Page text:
- Once the trimmings have caramelised and are a deep brown, lower the pan heat to moderate and add the chopped onion/shallots, whole bashed garlic clove, herbs and peppercorns. Cook for a few minutes, stirring throughout so that neither the onions nor garlic burn.
- Add the wine and Port to the pan and turn up the heat again to medium-high and bring the wine and Port to a rolling boil and reduce by two-thirds.
- Once the wine has reduced add the beef stock and bring back to a rolling boil and reduce again by at least half, thickening the sauce in the process. It should coat the back of a spoon but how you like your sauce is, of course, up to you. Cook it longer for thicker sauce.
- Once the sauce has reached the desired consistency, remove it from the heat and strain it through a sieve into a jug to remove the onions, herbs, garlic and peppercorns.
- Return the strained sauce to the pan and over a moderate heat whisk in the knob of cold butter until it has completely melted into the sauce. This will give it a touch more gloss.
- The sauce is now ready to serve but can be kept and reheated for precisely when you need it if you leave it to cool before adding the butter. Drop in the knob of butter and whisk once the sauce has been reheated.
This dish, employing such a lean but juicy hunk of protein is pretty forgiving with red wine. If you have a go-to red that you love drinking, then this dish will allow it a clear voice in its relative simplicty. Having said that, the protein I mentioned will delight in a wine with a little tannic backbone amid all the flavours and tends to suggest a younger or middle-aged wine rather than a properly mature, mellow and laid-back bottle in which the tannins have melted away. But it’s up to you.
One truly classic accompaniment is cabernet sauvignon. The grape’s tannins, a key component in left bank Bordeaux blends (cabernet and merlot principally) as well as blending or flying solo in many a wine region around the world, will work in a rather scientific way with the protein of the beef. As tannins like to bond with food proteins it makes them, and therefore the wine, less astringent and drying in the mouth when the two are paired. They meld, so to speak. The old adage about red wine with meat has a kernel of truth in there, though it shouldn’t be treated as a commandment. To test this simply pour a glass of tannic red and taste before and after having a mouthful of the beef. Other traditionally tannic wines will work here too – Barolo and other nebbiolo-based wines, Madiran, malbec (both northern and southern hemisphere versions work delightfully – just ask any Argentine or native of Cahors), Douro reds (touriga nacional-dominated wines are particularly lovely I’ve found), sangiovese (a fine Chianti Classico for example), mourvedre/monstrell, northern Rhône syrah or shiraz from below the equator, Italy’s sagrantino, and many more. Personally, I don’t think a wine in which the tannins are the dominant characteristic are the way to go. So, no Barolo’s freshly bottled and destined for another 30-years of surliness. But a bit of tannin is a good thing here.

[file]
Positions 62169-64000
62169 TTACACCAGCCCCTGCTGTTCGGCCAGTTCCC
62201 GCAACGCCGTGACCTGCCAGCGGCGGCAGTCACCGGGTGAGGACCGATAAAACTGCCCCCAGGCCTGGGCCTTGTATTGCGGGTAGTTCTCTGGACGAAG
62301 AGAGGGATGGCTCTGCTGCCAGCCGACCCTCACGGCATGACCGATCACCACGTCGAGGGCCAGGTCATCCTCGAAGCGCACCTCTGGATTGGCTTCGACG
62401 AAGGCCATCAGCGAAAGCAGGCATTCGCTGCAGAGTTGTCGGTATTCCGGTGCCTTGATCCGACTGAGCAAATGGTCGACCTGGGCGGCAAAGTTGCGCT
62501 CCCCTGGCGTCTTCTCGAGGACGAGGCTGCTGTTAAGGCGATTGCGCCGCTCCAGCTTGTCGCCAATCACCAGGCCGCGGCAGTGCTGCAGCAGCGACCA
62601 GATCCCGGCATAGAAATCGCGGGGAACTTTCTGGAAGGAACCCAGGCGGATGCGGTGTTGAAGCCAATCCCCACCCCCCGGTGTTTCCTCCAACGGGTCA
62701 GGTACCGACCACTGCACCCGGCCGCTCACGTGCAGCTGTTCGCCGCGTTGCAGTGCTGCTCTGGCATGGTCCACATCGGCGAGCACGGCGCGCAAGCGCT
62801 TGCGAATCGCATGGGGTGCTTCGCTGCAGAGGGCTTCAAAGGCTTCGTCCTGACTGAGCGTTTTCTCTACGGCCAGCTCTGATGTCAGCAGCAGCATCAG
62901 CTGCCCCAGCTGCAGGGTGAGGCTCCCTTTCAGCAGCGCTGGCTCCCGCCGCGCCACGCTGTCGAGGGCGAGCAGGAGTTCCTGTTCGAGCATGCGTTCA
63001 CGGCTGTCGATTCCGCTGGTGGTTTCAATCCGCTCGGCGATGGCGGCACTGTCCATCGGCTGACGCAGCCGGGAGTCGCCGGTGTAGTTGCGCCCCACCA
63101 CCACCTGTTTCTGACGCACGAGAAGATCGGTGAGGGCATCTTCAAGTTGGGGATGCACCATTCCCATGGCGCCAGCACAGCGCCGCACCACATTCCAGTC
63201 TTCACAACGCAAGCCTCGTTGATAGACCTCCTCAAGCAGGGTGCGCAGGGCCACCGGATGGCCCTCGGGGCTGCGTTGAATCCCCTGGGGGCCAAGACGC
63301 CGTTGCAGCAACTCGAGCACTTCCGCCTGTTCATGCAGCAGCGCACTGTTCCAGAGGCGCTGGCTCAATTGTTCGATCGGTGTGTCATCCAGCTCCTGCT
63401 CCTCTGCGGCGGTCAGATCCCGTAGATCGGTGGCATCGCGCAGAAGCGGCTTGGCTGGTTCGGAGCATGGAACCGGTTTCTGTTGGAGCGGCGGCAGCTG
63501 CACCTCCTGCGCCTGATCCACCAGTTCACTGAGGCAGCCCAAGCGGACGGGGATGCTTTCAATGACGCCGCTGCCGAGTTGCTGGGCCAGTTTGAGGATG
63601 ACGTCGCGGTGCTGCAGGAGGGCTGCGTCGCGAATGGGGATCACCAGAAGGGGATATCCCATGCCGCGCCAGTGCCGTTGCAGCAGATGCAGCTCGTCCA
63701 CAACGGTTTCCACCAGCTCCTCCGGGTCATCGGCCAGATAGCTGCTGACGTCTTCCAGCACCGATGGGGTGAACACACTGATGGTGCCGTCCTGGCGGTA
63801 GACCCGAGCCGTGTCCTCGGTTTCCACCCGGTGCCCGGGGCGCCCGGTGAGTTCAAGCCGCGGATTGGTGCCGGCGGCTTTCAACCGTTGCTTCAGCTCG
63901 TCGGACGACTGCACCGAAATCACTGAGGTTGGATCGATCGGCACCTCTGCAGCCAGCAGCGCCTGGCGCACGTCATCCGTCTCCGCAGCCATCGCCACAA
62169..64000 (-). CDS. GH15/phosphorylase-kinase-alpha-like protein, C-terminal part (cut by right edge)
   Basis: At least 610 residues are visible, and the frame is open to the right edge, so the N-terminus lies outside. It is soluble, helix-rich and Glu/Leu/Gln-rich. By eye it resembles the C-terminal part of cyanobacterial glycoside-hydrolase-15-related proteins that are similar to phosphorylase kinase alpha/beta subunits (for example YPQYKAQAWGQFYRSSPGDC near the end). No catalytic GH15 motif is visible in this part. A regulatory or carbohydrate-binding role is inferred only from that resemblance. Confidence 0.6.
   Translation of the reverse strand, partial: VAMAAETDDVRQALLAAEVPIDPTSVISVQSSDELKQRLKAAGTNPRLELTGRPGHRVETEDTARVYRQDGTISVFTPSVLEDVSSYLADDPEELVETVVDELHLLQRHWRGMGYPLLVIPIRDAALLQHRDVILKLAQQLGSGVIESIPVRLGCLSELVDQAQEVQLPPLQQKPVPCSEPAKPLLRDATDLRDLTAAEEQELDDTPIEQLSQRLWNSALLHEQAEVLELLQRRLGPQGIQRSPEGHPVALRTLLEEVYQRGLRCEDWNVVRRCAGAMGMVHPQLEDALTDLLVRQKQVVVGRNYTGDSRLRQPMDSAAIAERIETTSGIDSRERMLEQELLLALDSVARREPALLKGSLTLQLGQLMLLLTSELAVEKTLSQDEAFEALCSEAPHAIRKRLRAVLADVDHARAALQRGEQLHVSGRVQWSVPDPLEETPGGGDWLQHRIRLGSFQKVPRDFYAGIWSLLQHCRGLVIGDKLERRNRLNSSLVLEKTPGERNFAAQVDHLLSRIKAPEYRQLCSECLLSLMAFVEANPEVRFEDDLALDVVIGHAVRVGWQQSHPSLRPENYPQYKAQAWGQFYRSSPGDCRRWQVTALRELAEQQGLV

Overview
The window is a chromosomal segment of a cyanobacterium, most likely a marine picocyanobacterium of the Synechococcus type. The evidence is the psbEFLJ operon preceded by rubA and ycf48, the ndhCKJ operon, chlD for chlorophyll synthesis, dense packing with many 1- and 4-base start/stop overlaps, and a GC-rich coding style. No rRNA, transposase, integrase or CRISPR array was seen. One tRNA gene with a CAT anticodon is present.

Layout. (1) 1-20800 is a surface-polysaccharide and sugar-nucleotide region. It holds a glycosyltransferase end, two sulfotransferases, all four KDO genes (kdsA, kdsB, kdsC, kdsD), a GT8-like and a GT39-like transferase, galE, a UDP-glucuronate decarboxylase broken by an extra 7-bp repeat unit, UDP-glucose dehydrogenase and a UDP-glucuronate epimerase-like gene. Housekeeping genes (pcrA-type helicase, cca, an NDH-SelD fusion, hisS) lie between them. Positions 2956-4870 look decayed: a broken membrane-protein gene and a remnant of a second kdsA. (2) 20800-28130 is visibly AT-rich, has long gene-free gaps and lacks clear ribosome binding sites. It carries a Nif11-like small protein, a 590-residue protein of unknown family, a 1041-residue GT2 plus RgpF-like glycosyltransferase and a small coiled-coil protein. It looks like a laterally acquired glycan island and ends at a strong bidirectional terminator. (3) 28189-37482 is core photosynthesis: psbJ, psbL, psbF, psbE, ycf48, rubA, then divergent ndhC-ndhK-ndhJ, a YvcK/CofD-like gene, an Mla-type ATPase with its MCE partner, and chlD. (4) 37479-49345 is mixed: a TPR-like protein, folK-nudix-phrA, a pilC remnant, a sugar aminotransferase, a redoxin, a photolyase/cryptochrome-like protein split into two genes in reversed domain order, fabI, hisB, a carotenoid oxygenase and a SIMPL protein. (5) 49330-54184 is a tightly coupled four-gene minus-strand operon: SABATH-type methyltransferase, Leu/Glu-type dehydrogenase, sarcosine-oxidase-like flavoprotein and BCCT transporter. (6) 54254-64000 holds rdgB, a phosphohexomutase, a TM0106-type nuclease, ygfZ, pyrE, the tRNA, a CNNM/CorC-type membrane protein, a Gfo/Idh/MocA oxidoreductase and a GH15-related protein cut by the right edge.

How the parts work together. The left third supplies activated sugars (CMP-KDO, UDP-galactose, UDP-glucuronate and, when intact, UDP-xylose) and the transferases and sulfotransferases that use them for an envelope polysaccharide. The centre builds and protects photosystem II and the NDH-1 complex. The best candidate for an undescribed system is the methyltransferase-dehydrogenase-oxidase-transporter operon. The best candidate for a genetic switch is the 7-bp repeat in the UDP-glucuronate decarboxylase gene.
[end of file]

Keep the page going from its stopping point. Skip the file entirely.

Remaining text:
Having said all that, tannins are not a necessity. Well-built pinot noir with beef cooked as simply as this is a pleasure as long as it has a little depth. I’ve always enjoyed a Gevrey-Chambertin from a good vintage or a Chilean or New Zealand version with beef like this. Cabernet sauvignon’s cousin cabernet franc can work well if from warmer climes (say South Africa) or in riper years from cooler areas like the Loire (a moveable feast as climate change warms up these northerly climes), while good and particularly modern styles of Rioja will delight. The weightier Ribera del Duero from a little further south and west in Spain will do likewise.
In short, there are no hard and fast rules that you must stick to here. If you have a wine you revel in drinking, then this dish will be forgiving. But I hope I’ve given you food for thought as well as for eating, and most of all I hope you enjoy the beef and wine whatever you have chosen.